Finally, the algorithms seem too complicated. Both conversions can be done without transforming the input to an intermediate array representation.

Your use of the term "Arabic" is technically incorrect. This object converts between Roman numerals and integers. 40 is a number; the string '40' would be its Arabic numeral representation.

Suggested solution

These conversion algorithms are completely driven by lookup tables. If desired, you could reintroduce some validation by throwing an exception on failed lookups during the conversion process.

function RomanNumber(value) {
  if (typeof value === 'string') {
    let num = parse(value);
    this.toInt = function() { return num; }
    this.toString = function() { return value; }
  } else if (typeof value === 'number') {
    let str = format(value);
    this.toInt = function() { return value; }
    this.toString = function() { return str; }
  } else {
    throw 'Invalid value';
  }
  
  function parse(str) {
    const VALUES = {
                  'M' : 1000,
      'D' :  500, 'C' :  100,
      'L' :   50, 'X' :   10,
      'V' :    5, 'I' :    1,
    };

    let prev = 0, sum = 0;
    for (let i = 0; i < str.length; i++) {
      let curr = VALUES[str[i]];
      sum += (prev < curr) ? curr - 2 * prev
                           : curr;
      prev = curr;
    }
    return sum;
  }
  
  function format(num) {
    const LETTERS = [
                                               [1000, 'M'],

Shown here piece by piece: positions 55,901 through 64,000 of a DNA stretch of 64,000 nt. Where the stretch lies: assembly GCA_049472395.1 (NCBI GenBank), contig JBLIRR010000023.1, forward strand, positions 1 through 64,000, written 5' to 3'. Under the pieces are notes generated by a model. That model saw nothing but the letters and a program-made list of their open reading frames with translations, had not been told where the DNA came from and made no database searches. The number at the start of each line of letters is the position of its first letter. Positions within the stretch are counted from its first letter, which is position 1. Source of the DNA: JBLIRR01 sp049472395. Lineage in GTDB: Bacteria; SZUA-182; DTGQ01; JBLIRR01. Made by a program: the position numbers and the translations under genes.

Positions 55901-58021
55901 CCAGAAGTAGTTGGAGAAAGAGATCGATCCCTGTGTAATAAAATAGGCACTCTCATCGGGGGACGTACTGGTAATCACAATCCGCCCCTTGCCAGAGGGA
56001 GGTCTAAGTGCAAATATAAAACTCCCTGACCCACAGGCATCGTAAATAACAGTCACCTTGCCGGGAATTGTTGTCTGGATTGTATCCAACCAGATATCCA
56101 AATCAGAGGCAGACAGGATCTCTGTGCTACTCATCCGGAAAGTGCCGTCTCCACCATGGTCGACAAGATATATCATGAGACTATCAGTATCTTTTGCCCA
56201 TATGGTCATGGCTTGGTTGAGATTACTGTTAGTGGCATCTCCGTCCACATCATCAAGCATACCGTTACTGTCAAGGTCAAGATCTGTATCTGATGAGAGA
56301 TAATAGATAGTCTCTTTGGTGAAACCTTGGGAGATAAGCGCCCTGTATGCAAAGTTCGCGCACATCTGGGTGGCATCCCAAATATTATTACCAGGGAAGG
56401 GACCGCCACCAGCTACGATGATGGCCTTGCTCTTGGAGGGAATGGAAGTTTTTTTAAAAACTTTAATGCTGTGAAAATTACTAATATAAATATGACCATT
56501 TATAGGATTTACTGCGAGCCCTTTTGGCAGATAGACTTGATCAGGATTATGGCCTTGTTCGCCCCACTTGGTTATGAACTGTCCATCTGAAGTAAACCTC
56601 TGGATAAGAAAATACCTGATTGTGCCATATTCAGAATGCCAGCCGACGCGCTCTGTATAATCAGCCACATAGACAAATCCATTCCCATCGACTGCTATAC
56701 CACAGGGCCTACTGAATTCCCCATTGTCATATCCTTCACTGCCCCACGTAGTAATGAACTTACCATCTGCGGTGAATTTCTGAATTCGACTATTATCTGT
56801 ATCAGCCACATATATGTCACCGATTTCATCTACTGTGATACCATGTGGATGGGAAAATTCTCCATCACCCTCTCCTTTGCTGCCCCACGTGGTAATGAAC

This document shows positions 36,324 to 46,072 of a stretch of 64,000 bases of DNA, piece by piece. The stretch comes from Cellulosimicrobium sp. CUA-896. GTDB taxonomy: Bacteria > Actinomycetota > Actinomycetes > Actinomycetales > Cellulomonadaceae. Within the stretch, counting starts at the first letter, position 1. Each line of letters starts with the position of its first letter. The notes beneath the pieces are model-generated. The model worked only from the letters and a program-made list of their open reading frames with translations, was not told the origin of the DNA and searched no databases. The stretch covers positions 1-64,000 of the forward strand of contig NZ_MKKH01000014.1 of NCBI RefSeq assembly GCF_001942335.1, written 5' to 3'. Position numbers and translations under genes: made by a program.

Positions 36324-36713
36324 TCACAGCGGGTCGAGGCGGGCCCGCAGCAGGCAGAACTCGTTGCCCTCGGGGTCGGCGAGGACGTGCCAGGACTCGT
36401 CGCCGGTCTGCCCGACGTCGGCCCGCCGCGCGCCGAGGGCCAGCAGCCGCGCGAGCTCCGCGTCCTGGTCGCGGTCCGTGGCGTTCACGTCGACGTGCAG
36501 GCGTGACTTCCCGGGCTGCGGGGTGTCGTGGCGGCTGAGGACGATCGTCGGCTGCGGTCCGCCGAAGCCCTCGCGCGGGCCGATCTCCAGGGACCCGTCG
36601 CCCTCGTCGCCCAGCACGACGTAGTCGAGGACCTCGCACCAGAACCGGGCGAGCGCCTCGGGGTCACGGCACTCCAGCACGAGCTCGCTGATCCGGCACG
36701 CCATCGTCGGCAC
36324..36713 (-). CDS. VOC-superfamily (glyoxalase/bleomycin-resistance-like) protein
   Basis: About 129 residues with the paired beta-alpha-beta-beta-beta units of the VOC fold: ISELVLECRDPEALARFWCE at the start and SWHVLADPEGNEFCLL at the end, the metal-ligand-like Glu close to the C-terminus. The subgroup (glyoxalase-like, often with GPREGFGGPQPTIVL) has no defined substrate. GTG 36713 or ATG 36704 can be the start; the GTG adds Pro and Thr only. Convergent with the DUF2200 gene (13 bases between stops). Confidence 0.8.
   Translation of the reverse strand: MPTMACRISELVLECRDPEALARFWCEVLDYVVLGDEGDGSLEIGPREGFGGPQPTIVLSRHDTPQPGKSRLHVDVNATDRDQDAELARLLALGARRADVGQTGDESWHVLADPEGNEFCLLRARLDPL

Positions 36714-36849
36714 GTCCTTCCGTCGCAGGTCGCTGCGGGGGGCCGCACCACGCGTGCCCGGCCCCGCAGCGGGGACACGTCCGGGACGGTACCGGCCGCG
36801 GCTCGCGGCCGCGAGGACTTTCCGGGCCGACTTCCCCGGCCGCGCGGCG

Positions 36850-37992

[ 900, 'CM'], [ 500, 'D'], [ 400, 'CD'], [ 100, 'C'],
      [  90, 'XC'], [  50, 'L'], [  40, 'XL'], [  10, 'X'],
      [   9, 'IX'], [   5, 'V'], [   4, 'IV'], [   1, 'I'],
    ];

    let str = '';
    for (let i = 0; i < LETTERS.length; i++) {
      while (num >= LETTERS[i][0]) {
        str += LETTERS[i][1];
        num -= LETTERS[i][0];
      }
    }
    return str;
  }
}

////////////////////////////////////////////

var romanNumber1 = new RomanNumber('XX');
var romanNumber2 = new RomanNumber(40);
console.log(romanNumber1.toInt()); // => 20
console.log(romanNumber1.toString()); // => ‘XX’
console.log(romanNumber2.toInt()); // => 40
console.log(romanNumber2.toString()); // => ‘XL’

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  • \$\begingroup\$ This is a great answer, thank you ! I understand what they meant by magic number. Thanks also for the remark on the validation regex. Your answer is extremely helpful. \$\endgroup\$ – Ndna Apr 10 '18 at 9:48